After having time to reflect on everything I saw and learned at TEDMED 2014, I keep coming back to an idea that was planted in my brain during the conference: Your personal perspective is going to shape what you take away from TEDMED.
Maybe that seems obvious. I’d certainly be curious to hear what other delegates think. But in the work I do around healthcare, my primary focus is people — helping them be more engaged in their own care through education and activism. And the theme that kept resonating for me at TEDMED, over and over, was humanity.
Of course, I was impressed by the high-tech solutions and innovations I learned about. When it comes to enhancing the healthcare experience for people, the possibilities are limitless. But technology will only get you so far. True innovation still requires a human touch — improving the way physicians and patients interact with each other, finding strategies that truly center care around patients and their loved ones.
I was constantly reminded of how exploring our own humanity can open the doors of possibility and improve the way we approach healthcare.
There was Danielle Ofri, an attending physician at Bellevue Hospital, who bravely shared her personal story of unintentionally endangering a patient’s life as a way to underscore the vital importance of reducing preventable medical errors. The way to do that, she said, is to create an environment where physicians are encouraged to admit their vulnerability and humility, to say “I don’t know.” Because if care providers never admit their uncertainty or their mistakes, how can the profession ever develop ways to reduce those errors?
Elizabeth Nabel, the President of Brigham and Women’s Hospital, talked about humility, too, and emphasizing the need to ask “What if?” and admit what we don’t know in order to drive change and improvements in our healthcare system.
Not everyone on the TEDMED stage was a healthcare professional. One of the talks that resonated with me the most was 16-year-old Rosie King, who spoke about her own autism and how she sees it as an opportunity to lead an imaginative life instead of one in which she is identified by a label. She reminded us that we must put the person first.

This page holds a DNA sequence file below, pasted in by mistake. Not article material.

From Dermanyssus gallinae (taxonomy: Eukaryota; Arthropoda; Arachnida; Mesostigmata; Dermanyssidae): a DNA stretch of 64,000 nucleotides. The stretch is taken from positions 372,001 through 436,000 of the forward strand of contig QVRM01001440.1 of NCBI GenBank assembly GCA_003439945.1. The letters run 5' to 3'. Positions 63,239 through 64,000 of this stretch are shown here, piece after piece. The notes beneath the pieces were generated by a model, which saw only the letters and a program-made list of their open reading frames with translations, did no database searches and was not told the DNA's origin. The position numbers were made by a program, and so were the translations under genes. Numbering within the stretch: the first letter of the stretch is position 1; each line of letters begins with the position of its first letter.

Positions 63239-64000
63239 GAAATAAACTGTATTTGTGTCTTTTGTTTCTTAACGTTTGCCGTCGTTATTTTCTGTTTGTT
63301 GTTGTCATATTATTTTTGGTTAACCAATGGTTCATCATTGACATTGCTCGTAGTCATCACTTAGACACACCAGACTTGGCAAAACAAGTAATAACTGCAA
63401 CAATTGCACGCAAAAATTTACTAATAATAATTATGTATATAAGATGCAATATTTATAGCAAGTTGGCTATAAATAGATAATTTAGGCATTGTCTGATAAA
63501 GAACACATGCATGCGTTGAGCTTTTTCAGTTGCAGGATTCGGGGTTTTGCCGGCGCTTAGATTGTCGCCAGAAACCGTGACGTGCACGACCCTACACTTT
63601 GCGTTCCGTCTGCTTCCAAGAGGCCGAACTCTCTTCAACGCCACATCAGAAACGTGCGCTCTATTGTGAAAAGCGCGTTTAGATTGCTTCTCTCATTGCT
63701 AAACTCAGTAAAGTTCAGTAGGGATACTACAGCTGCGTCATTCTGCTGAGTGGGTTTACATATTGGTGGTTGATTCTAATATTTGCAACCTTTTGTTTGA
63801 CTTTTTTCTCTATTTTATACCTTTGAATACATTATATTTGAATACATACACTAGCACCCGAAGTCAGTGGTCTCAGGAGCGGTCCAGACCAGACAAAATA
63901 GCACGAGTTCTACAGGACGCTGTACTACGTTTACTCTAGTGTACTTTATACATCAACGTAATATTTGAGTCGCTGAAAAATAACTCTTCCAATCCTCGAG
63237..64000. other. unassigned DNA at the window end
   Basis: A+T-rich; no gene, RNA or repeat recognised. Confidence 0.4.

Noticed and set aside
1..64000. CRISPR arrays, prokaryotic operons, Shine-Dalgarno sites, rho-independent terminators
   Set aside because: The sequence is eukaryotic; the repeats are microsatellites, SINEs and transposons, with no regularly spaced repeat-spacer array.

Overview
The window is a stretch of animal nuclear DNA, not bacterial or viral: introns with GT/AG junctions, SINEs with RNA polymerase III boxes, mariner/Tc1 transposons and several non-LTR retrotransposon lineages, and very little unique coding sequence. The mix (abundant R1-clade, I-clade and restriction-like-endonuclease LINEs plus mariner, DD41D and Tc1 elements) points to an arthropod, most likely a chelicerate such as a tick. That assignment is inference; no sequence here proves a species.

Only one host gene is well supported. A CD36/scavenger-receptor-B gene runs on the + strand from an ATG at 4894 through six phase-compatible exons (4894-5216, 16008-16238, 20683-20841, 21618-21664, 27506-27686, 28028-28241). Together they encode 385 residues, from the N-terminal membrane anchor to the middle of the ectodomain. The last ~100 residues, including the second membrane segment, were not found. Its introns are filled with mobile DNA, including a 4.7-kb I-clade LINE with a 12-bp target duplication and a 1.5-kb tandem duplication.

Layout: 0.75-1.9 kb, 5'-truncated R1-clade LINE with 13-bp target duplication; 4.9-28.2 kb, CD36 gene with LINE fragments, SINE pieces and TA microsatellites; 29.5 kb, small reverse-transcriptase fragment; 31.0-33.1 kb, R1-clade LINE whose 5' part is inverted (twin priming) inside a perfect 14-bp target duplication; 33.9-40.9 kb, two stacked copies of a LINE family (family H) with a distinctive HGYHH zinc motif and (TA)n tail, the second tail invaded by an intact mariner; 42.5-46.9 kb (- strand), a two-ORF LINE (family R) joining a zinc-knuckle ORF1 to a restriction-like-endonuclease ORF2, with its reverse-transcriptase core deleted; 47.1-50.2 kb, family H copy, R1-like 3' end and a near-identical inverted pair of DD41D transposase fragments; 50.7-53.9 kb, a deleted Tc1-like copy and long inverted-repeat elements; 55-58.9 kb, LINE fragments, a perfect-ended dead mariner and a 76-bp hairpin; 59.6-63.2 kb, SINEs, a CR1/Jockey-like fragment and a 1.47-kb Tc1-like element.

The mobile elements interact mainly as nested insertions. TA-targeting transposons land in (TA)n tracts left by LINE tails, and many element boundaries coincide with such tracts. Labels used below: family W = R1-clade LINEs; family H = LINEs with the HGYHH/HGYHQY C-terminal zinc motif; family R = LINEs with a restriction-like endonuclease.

Time and time again, speakers underscored the vital need to recognize the humanity in healthcare — as did the people I spoke with between sessions, like Mark Hyman, who advocates personalized care through Functional Medicine.
Kitra Cahana, a photographer who documented her father’s determination to regain his abilities after a debilitating stroke, a powerful testament to the strength of the human spirit.
Elizabeth Kenny, who shared her horrifying personal experience with anti-depressants, which made her much sicker than any disease did. “This talk is only 12 minutes long,” she said. “Most patients don’t get to spend 12 minutes with their primary care physician.”
Leana Wen, an emergency medicine physician whose “Who’s My Doctor” initiative is encouraging complete transparency from doctors so patients can make informed decisions about who will be caring for them. Her idea of radical transparency isn’t exactly popular with some doctors, but it puts the power of decision-making in patients’ hands.
Julian Treasure, Mariana Figueiro and Robin Guenther, who spoke about the impact of sound, light and environment on the patient experience and, in particular, healing. It’s been said that hospitals are the worst place to get rest and recover, because of all the noise and light, not to mention the toxic materials and chemicals that are still used too often. These experts are working to create care environments that promote better health.
There was so much more, and you can read some of my initial thoughts in a Storify I created right after the conference.
But on reflection, my initial gut response to TEDMED 2014 has proven correct.
As #TEDMED concludes, my first gut-response takeaway: Think big, work small — at the level of the human experience.
— Amy Lynn Smith (@alswrite) September 12, 2014
Because TEDMED is all about sparking our imaginations and drawing conclusions that lead to new ideas, I can’t help thinking about a production of Stephen Sondheim and James Lapine’s Sunday in the Park with George that I saw a few days after TEDMED.
This imagined story behind Georges Seurat’s painting, “A Sunday Afternoon on the Island of La Grande Jatte,” is all about connecting the dots, about finding the humanity in whatever passion drives us, about not being so caught up in the work that we forget to experience life all around us.
Our work is a collection of everything we’ve experienced — of everything that matters to us at the human level. I know that my TEDMED 2014 experience was shaped by the issues that matter most to me.
Although there’s a lot we don’t know about Georges Seurat, there’s no question he saw the world in a singular, innovative way.
We all have the power to shape the world with our own unique view. So as I move forward from TEDMED, I’m left with a new appreciation for the closing line of Sunday in the Park with George, written to describe Seurat:
“White. A blank page or canvas. His favorite. So many possibilities.”
[Photo credits, top to bottom: TEDMED theatre entrance in DC by Amy Lynn Smith; selfie with Dr. Mark Hyman; Seurat painting photo by Plum Leaves via Flickr.]